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Postal Service backs off plan to stop Saturday delivery, hints at layoffs, price hikes

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FILE: Dec. 20, 2012: Mail carrier Mike Perkins delivers mail in the snow along Fletcher Avenue in Waterloo, Iowa.REUTERS

The U.S. Postal Service on Wednesday said it will delay a cost-cutting plan to end Saturday mail delivery, following congressional action that blocked the effort -- as the agency suggested it might have to turn to rate increases and layoffs as an alternative.

In a tersely worded announcement, the agency’s board of governors said it was “left no choice” but to delay the plan after Congress passed a temporary federal spending bill last month that stopped the plan.

The decision at least temporarily ends a stand-off between Congress and the agency, which asserted it had the legal authority to move to a five-days-a-week delivery schedule.

However, Congress sought a legal opinion from the Government Accountability Office, which concluded March 21 that the agency does not have the authority.

“I applaud today’s decision by the board of governors to direct the postmaster general to cease his misguided efforts to blatantly disregard the will of Congress and the rule of law itself,” said Virginia Democratic Rep. Gerry Connolly, among those who opposed the agency's plan. 

The announcement by the agency’s board of governors also hinted at delivery-rate increases and possible layoffs as alternative cost-cutting strategies.

"The Board has directed management to seek a reopening of negotiations with the postal unions and consultations with management associations to lower total workforce costs," the board said in a letter.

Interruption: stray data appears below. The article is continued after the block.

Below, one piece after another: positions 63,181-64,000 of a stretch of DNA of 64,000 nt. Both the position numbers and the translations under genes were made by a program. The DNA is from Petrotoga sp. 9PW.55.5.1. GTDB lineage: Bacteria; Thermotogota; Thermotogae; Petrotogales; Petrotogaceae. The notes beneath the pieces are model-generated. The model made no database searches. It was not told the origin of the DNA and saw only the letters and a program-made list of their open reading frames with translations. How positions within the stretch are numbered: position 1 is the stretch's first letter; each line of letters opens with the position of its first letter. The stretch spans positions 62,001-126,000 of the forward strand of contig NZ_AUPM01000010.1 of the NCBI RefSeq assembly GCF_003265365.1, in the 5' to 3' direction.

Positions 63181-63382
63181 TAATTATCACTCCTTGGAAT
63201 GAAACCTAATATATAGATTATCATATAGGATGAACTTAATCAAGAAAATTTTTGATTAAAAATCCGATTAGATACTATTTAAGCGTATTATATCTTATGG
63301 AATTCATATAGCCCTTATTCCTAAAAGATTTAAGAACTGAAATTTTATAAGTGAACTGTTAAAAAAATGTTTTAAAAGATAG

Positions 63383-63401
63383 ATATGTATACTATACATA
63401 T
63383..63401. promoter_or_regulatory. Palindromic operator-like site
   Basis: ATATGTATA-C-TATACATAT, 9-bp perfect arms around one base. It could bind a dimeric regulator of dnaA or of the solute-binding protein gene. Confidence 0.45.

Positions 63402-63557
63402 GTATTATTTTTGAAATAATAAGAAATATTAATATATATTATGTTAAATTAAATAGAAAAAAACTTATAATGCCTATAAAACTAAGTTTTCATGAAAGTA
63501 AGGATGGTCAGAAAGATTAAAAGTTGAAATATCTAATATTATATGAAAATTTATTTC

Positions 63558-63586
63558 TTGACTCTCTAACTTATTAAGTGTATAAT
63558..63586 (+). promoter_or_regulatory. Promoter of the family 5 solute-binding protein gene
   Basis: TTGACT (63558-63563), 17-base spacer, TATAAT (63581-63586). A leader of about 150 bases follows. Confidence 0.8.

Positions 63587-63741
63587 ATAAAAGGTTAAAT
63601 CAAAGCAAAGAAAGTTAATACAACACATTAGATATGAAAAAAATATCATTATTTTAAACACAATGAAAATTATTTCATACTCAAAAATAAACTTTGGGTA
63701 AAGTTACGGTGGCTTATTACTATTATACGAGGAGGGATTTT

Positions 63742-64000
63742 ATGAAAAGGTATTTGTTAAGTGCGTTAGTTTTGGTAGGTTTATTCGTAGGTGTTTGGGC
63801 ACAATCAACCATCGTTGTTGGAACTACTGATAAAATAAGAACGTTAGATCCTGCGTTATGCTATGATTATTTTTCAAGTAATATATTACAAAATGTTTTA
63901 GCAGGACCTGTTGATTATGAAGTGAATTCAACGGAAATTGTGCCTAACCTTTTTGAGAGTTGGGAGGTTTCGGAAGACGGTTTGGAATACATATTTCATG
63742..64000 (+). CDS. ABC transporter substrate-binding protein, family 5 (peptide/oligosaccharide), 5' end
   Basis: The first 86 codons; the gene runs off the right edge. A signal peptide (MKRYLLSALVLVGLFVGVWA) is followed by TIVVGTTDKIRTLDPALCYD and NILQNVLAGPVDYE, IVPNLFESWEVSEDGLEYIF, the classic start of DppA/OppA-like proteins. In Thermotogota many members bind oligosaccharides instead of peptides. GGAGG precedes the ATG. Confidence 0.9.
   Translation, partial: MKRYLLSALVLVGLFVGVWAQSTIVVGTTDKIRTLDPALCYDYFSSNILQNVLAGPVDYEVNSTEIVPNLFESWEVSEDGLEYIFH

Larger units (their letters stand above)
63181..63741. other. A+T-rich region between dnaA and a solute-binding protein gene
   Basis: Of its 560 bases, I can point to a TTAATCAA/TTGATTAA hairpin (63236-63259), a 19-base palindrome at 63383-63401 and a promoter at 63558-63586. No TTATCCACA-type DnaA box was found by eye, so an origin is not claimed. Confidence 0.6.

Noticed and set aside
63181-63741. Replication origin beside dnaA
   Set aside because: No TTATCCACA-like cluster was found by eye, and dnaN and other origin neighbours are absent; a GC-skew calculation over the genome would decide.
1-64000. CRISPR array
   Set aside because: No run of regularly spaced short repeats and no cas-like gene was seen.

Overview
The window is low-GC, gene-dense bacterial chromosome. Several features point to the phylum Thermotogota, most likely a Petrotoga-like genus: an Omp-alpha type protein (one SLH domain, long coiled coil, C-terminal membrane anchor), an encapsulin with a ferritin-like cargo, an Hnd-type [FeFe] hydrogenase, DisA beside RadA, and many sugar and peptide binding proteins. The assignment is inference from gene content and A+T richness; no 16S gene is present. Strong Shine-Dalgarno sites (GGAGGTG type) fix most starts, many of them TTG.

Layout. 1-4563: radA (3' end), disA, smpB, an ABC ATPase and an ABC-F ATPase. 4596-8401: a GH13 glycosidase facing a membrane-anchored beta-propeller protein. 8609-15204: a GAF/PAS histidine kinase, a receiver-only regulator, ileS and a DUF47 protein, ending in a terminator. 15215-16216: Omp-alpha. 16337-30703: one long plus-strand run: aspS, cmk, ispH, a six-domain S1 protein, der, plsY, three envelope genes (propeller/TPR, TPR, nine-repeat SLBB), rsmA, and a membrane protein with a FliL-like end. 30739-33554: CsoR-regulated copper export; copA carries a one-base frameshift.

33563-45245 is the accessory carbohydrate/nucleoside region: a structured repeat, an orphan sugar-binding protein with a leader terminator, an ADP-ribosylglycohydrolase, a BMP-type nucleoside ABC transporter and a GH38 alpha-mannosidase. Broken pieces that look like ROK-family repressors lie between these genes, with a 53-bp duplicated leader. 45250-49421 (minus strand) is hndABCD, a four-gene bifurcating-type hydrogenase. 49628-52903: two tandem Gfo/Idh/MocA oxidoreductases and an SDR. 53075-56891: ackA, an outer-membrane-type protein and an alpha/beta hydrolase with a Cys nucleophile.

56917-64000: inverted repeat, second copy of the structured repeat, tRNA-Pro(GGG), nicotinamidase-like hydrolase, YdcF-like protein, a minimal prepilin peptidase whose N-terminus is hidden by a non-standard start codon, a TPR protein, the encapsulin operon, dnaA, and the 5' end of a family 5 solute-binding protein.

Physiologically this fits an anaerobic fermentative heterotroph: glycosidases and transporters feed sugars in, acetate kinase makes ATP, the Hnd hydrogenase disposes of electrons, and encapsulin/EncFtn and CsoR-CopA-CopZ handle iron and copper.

A Postal Service spokesman also told FoxNews.com the Postal Act of 2006 caps price increases for such products and services as standard and first-class mail letters. However, the law essentially allows increases above the inflation rate due to “exceptional or extraordinary circumstances.”  

The financially troubled agency lost $15.9 billion last year and $5.1 billion in 2011. As a result, the agency over the past few years has tried to implement several different cost-cutting strategies including ending Saturday mail deliveries, closing or cutting hours at low-volume post offices and selling hundreds of properties.

“The board will follow the law and has directed the Postal Service to delay implementation of its new delivery schedule until legislation is passed that provides the Postal Service with the authority to implement a financially appropriate and responsible delivery schedule,” the  board also said in the statement.

However, members made clear they have not abandoned the plan that they think will save the Postal Service roughly $2 billion annually, saying it is a key part of a five-year strategy to restore the agency to long-term financial stability.

“It is not possible for the Postal Service to meet significant cost-reduction goals without changing its delivery schedule,” the statement said. “Any rational analysis of our current financial condition and business options leads to this conclusion. Delaying responsible changes … may become a burden on the American taxpayers.”

The agency wanted to start the Monday-to-Friday mail delivery Aug. 5. However, the plan included keeping Monday-to-Saturday package deliveries.

The Postal Service disposed of 43 properties in 2011 and 49 in 2012, with the help of real estate firm CBRE. The agency in fiscal 2012 generated $228 million from the rental and sale of facilities, according to a recently released annual report.